|A new beginning|
Q: “Neutron Star” also introduced readers to the paranoid government agent Sigmund Ausfaller. Bey Shaeffer meets Sigmund on the colony world We Made It, in the Procyon system. A few years later Sigmund and Bey meet up again, this time on Jinx, in the Sirius system, leading to Bey’s adventure at “The Borderlands of Sol.” Coincidence?
Q: Is Juggler pretty much a retelling of the Shaeffer stories (collected in Crashlander)?
A: Yes and (mostly) no. Juggler opens well before, with the story of Sigmund’s recruitment into the intelligence service. Juggler continues well after the final Shaeffer story has ended. Where events overlap, Juggler's version generally begins earlier, continues well past, and is experienced from a different character’s point of view. The newer version reveals meanings not visible to Bey.
Returning to "At the Core," we have a Shaeffer story about a solo pilot’s discovery of the supernova chain reaction at the galaxy's center. "Into Thin Space," the section of Juggler on related matters, unfolds on Earth. This narrative is driven by news of Bey's discovery, and focuses on the Puppeteer evacuation of Human Space and the United Nations reaction to the Puppeteers' disappearance.
Q: Per Ringworld, the Puppeteer who calls himself Nessus had been in Human Space for 300 years. What’s he been doing all that time?
A: A great deal, as it happens, and the telling takes most of the Fleet of Worlds series.
|A Pak protector|
|Pak secrets revealed|
A: Those questions are answered -- as part of a much larger story involving the Pak -- in Destroyer of Worlds.
Q: What’s the big picture of how these two series relate?
A: The Ringworld series unfolds almost exclusively on and near the physical Ringworld, dealing with crises of the Ringworld. What we learn of other regions and eras of Known Space is mostly back story. Though in Ringworld we catch a glimpse of the physical Fleet of Worlds, we don’t get to investigate Puppeteer society.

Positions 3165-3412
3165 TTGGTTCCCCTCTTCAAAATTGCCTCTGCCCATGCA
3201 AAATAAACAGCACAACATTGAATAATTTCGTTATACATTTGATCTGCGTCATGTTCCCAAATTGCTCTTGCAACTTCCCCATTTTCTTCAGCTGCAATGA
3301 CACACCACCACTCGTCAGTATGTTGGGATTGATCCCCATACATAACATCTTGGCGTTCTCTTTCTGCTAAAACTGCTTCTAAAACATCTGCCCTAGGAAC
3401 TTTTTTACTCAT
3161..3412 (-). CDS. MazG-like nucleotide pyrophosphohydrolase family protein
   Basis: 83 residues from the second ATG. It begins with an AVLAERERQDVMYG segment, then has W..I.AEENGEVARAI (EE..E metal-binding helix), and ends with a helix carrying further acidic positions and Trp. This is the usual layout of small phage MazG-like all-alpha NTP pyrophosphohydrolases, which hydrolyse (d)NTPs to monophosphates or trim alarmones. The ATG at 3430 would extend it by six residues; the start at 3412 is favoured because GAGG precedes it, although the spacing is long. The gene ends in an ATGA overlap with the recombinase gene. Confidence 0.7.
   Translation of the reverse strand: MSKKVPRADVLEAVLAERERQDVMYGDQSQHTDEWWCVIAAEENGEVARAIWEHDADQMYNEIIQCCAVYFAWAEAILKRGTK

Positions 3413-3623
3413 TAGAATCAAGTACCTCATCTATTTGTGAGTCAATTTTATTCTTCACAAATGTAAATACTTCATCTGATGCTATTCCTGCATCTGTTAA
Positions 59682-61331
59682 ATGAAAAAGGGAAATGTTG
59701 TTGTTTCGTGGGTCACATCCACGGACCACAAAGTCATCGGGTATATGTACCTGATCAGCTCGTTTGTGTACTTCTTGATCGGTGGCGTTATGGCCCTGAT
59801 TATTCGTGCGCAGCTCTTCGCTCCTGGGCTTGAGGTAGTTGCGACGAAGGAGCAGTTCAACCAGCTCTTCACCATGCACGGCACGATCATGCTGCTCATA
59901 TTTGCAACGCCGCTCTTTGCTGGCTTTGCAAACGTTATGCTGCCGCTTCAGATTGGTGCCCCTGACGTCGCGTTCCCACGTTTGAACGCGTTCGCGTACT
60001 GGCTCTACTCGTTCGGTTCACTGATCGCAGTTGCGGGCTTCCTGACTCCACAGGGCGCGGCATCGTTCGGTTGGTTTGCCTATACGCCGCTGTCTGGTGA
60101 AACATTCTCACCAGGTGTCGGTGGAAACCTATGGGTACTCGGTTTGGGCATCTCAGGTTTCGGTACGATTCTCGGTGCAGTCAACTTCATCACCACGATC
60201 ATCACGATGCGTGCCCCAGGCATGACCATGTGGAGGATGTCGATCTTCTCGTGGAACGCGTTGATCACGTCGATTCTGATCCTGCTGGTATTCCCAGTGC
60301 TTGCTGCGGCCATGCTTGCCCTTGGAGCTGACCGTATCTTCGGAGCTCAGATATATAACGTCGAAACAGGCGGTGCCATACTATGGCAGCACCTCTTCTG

The Fleet of Worlds series, in contrast, takes place mostly on and around the physical Fleet of Worlds -- but the Fleet is moving, often at relativistic speed. Over more than two centuries of the series story arc, "around" the Fleet takes in a lot of territory. We learn a great deal about Puppeteers and several other species, including -- new in this series to Known Space -- the aquatic, group-mind-forming Gw’oth and the flying-squirrel-like Drar. In the process, many of the interstices of Known Space history are filled in.
With Fate of Worlds, the two series collide. With a bang.
Q: Thank you, Ed.
A: You're very welcome, Ed. (Demonstrating once again that two Eds are better than one.)
Phew. That's a lot of stuff. But wait, there's more!
For a few thoughts about reading order, (sub)series, and which books best stand alone, check out "Of fleet Fleets and Known Space."
For a title-specific post about a particular Fleet of Worlds series novel, click the corresponding cover in the skinny right-hand column of this (or any) post on this blog. For series plot summaries and favorite review quotes, head on over to the biblio page on my website.